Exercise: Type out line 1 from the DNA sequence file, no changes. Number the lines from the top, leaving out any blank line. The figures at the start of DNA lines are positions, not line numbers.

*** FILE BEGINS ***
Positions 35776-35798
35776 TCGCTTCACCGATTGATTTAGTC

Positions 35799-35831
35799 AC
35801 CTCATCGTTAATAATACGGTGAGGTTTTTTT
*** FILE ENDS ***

Positions 35776-35798